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Tag "lasers"
Build your own LASER! (Nov, 1964)

PS Builds a LASER …and so can you

The incredible ruby ray is the hottest scientific discovery of the decade, but practical uses are still scarce. Here’s your chance to join the search

-June, 1960: Dr. T.H. Maiman, of the Hughes Aircraft Co., reports the development of the first successful ruby laser.
—November, 1964: Popular Science publishes plans for the first do-it-yourself ruby laser.

By Ronald M. Benrey

IT MAY sound like science fiction— but it’s really science fact: You can build a working ruby laser. It could be the most challenging—and rewarding— home-workshop project that you have ever tackled.

A ruby laser is a source of coherent light. All of the light waves in the pencil-thin, bright-red ruby laser beam are in phase—or in step—with each other. This extraordinary property of the laser beam—shared by no other light source—has spurred a world-wide search for practical uses.

Ordinary light sources—a light bulb, for example—generate incoherent light; the light waves are out of phase with each other.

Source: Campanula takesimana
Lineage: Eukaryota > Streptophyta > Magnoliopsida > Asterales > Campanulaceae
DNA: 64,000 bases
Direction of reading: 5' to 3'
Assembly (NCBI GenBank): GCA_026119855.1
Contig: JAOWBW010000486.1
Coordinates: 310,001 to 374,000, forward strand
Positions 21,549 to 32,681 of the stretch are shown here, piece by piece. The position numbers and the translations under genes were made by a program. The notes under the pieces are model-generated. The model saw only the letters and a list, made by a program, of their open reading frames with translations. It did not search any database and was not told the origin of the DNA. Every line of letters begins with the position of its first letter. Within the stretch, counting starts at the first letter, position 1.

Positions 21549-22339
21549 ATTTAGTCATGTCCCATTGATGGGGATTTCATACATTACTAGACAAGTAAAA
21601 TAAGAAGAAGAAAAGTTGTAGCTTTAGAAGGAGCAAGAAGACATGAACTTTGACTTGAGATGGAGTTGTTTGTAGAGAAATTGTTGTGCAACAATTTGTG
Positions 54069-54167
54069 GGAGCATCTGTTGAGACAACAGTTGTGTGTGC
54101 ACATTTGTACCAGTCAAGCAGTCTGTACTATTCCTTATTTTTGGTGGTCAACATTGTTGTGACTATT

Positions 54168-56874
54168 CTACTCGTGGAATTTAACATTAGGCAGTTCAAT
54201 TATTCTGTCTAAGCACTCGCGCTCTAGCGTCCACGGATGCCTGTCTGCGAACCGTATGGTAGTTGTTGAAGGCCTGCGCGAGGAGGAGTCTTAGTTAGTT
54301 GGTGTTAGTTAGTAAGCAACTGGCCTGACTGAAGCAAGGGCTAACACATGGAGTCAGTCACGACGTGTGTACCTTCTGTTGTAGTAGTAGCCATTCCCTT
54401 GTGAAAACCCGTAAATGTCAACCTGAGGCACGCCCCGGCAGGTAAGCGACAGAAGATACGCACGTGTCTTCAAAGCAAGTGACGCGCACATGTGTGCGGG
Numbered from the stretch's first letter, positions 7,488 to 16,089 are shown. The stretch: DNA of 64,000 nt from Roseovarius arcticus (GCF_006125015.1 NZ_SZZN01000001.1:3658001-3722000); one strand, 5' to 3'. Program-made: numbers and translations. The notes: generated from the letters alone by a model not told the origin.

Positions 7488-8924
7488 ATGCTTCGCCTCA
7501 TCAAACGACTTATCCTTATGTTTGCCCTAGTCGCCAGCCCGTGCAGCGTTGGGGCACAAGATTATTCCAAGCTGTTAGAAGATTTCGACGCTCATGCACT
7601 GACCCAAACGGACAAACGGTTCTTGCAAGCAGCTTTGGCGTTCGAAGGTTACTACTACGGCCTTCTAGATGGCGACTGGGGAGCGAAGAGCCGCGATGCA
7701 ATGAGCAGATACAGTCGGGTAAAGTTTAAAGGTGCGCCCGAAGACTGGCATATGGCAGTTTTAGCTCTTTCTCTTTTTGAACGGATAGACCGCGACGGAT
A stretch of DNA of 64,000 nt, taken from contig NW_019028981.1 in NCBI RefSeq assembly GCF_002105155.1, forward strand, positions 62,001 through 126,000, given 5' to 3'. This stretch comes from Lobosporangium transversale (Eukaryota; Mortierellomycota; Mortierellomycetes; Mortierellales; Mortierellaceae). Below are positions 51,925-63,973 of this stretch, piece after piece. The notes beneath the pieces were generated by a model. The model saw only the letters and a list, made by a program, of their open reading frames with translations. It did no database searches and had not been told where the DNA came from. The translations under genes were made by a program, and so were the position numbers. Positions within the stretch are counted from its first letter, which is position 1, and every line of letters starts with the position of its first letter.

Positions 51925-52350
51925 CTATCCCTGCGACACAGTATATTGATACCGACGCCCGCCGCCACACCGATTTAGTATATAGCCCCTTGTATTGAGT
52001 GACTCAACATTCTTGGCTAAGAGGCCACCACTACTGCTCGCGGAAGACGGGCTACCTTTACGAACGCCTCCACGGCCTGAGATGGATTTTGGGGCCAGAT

Drop a pebble into a still pond, and the waves ripple out smoothly in all directions. This represents a single light wave from a light source. All light sources produce more than a single wave, however.

They act as if you dropped a handful of pebbles at once: You get a jumbled clutter of waves one on top of another. This clutter of waves is analogous to incoherent light.

Suppose, though, you dropped your handful of pebbles one pebble at a time, each in exactly the same spot in the pond. The waves would continuously radiate from that point. All of the wave crests would be in phase. This is coherent radiation.

A ruby laser generates a coherent light beam by a similar process. Laser is an acronym for Light Amplification by Stimulated Emission of Radiation. Inside the ruby laser rod—heart of the ruby laser—excited atoms are stimulated to emit light waves in phase with each other.

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